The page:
Are commercial real estate loans going to hurt banks?

Collman & Karsky Architects of [tag]Tampa[/tag] has increased its staff by nearly a third since late 2004, trying to keep pace with surging demand for sleek new office, condo and retail buildings. “The vacancy rate for [tag]office space[/tag] is in the 10% range (or lower). As that approaches down to the 6% range, we’re going to be seeing more speculative [tag]office buildings[/tag],” says Rodney Collman, a principal at the firm, discussing local conditions. “We still have about 1,000 people a day moving into Florida. We’ve got a lot of housing needs.” Professional Real Estate Development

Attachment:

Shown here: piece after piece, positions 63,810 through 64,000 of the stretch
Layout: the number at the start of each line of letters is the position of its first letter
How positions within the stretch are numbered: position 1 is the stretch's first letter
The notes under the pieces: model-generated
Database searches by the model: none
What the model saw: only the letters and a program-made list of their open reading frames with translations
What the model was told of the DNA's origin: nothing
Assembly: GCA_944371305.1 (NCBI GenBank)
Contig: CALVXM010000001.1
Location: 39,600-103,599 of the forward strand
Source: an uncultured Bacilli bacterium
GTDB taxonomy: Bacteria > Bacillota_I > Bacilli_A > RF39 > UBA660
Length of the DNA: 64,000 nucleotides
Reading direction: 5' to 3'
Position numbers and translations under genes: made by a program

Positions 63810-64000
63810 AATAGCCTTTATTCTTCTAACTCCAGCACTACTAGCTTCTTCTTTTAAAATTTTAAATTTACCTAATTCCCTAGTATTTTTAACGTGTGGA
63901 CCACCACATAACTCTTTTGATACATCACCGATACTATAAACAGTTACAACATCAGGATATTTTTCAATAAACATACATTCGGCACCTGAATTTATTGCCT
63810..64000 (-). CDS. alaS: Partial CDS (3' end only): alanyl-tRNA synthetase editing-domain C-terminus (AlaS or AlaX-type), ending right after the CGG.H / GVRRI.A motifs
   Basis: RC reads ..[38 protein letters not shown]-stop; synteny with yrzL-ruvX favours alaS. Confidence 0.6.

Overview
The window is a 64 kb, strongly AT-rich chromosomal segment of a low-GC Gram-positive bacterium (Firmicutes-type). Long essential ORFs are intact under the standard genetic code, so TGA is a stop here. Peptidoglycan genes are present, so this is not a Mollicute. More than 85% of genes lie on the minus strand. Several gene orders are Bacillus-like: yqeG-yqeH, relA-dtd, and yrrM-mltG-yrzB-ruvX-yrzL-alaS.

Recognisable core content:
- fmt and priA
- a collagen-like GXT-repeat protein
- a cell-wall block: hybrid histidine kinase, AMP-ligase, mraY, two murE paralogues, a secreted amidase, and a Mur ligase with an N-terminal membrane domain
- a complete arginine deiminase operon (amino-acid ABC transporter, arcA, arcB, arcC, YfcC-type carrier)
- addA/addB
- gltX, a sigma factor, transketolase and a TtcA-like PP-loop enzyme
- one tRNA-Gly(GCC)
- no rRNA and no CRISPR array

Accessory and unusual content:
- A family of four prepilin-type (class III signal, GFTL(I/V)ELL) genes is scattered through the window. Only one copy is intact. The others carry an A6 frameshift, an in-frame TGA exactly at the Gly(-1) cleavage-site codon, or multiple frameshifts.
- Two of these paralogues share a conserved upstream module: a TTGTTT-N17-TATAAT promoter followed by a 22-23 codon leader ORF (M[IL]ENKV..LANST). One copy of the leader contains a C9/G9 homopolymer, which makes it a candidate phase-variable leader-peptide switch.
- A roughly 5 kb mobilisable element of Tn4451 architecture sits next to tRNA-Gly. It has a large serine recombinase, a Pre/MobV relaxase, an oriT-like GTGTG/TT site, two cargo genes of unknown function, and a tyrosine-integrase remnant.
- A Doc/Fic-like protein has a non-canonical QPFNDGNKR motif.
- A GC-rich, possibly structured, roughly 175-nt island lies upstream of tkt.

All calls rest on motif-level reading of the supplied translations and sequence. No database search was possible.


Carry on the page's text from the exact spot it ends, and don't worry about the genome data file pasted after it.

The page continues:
[tag]Commercial real estate[/tag] has surged after several down years. That’s good news for the economy and firms like Collman’s. But it’s worrying federal officials, who note many banks are carrying a heavier concentration of real estate loans today than they did during a heady 1980s boom — a boom that ended in a bust, forcing many lenders out of business.

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